Wednesday, April 18, 2012

Teacher Feature

Welcome to The ESOL Odyssey's Teacher Feature! Once a month, I will be featuring one amazing teacher who works with English Language Learners in the classroom. If you are interested in becoming a featured teacher, please fill in this form!

Meet Jill Ball!

Location: Boise, Idaho

Tell us a little about your teaching career: I currently teach 7th, 8th, and 9th grade English plus a speech communications class. I have been teaching refugee children and ELL students for 25 years. I have taught adult ed at a community skills center for immigrants and refugees. I have also taught at the university level teaching English prep classes for ELL students: grammar, reading, and research writing.

What's your favorite thing about being a teacher? Watching students grow in their ability to communicate both orally and in writing. Having great conversations about themes from classic literature. Listening and learning from each other. Watching students from a variety of cultures working together. Making great literature such as To Kill a Mockingbird and Romeo and Juliet available to them. I am currently working on material for Charlotte's Web (7th graders) and The Diary of Anne Frank (8th grade). Students are understanding and learning great life skills from the themes.

What is your experience teaching English Language Learners? I have been teaching ELL students my whole teaching career. I feel very fortunate to be working with this groups of students. Their minds are eager to learn. So often other teachers feel like they cannot understand higher thinking levels. I find that if material is presented to them in a way that is comprehensible, they can take the next step to higher thinking levels. It's all on how it is presented.

Tell us about the English language learners you teach.   All my classes are English Language Learners. Class sizes vary as well as proficiency levels. We are a program that teaches newcomers to the U.S. They will be in our program for two years and then will be exited to their homeschools. Most of my students are level one or two based on our state standard for English Language Learners (IELA:Idaho English Language Standards) Oral language is usually higher and reading and writing are usually the skills students need the most help on.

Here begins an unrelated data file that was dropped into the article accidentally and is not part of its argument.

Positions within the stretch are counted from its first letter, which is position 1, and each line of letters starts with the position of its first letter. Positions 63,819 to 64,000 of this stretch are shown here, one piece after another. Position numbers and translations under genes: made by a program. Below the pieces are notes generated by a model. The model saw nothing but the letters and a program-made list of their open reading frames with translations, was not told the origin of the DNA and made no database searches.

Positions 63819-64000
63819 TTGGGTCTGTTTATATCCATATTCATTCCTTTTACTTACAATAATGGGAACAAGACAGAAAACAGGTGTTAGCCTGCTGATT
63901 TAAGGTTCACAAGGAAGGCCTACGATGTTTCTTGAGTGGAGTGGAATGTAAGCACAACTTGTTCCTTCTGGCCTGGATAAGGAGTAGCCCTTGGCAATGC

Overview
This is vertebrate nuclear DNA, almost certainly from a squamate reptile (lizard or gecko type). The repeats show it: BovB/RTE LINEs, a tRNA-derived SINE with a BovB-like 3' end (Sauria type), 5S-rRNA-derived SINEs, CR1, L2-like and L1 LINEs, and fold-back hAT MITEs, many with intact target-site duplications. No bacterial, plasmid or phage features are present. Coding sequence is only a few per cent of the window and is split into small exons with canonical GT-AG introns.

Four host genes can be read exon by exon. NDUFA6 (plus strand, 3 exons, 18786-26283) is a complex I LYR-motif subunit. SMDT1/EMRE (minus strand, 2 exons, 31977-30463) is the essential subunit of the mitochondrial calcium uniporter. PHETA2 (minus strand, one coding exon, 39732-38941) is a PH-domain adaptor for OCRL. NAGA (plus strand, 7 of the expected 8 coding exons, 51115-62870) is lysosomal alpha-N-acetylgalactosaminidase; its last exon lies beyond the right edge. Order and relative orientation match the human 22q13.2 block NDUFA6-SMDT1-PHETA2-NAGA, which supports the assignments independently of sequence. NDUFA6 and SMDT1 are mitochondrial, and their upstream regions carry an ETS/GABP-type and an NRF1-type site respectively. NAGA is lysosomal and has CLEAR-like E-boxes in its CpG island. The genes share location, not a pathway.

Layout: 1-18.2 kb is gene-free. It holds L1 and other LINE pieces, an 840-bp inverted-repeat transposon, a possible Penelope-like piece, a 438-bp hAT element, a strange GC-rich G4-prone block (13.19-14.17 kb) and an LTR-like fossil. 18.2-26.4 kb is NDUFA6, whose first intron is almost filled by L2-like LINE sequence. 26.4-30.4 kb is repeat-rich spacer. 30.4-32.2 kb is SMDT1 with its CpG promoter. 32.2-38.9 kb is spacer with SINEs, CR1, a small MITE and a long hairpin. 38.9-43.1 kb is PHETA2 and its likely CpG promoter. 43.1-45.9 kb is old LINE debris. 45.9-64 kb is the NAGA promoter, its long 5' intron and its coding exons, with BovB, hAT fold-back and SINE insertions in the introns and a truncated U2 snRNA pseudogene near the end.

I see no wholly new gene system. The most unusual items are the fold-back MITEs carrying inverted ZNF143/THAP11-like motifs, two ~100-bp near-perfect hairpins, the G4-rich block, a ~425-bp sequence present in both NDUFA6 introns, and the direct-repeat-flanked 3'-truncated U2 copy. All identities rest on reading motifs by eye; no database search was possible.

How do you differentiate learning in your classroom to meet the needs of your English language learners? I am constantly assessing what each students' needs are and group accordingly. For example, in my seventh grade class of 13, though most are level one according to state testings, there are four different levels of language ability. We start the class together and then break into groups focusing maybe on characters in Charlotte's Web but they would be doing different activities to show they understand characters. The lowest group may be just identifying characters and learning to write the names while the highest group may be looking at text to describe character traits of the characters. I write different activities for the different levels based on where they are at. I usually have them share at the end of class what they have been doing as a way to bring them all together as a community of learners. I do rely on the higher levels students to encourage and help others when they can.

In the classroom visuals and acting and get the students involved. I talk a lot about imagery in reading and writing to create pictures in our minds, a running movie! I teach to the whole child and know each of my students extremely well.

Outside the classroom I....have two children who are both in college. My oldest will be going to France this spring to study. Both my children are interested in other cultures and share my view that learning about other cultures will bring about more awareness and understanding. My husband works with at-risk youth. Both of us care deeply about our service. I love gardening and hiking in the foothills in Boise. And of course I love reading!

I bet you didn't know that I....protested by refusing to go to school when I saw that my second grade teacher was unfair to a classmate. I was seven years old when I started my activism for justice :) I explained to my principal what had happened and they placed me in a different class.

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Thanks, Jill, for being part of the Teacher Feature! I hope to hear from and about many more of you!

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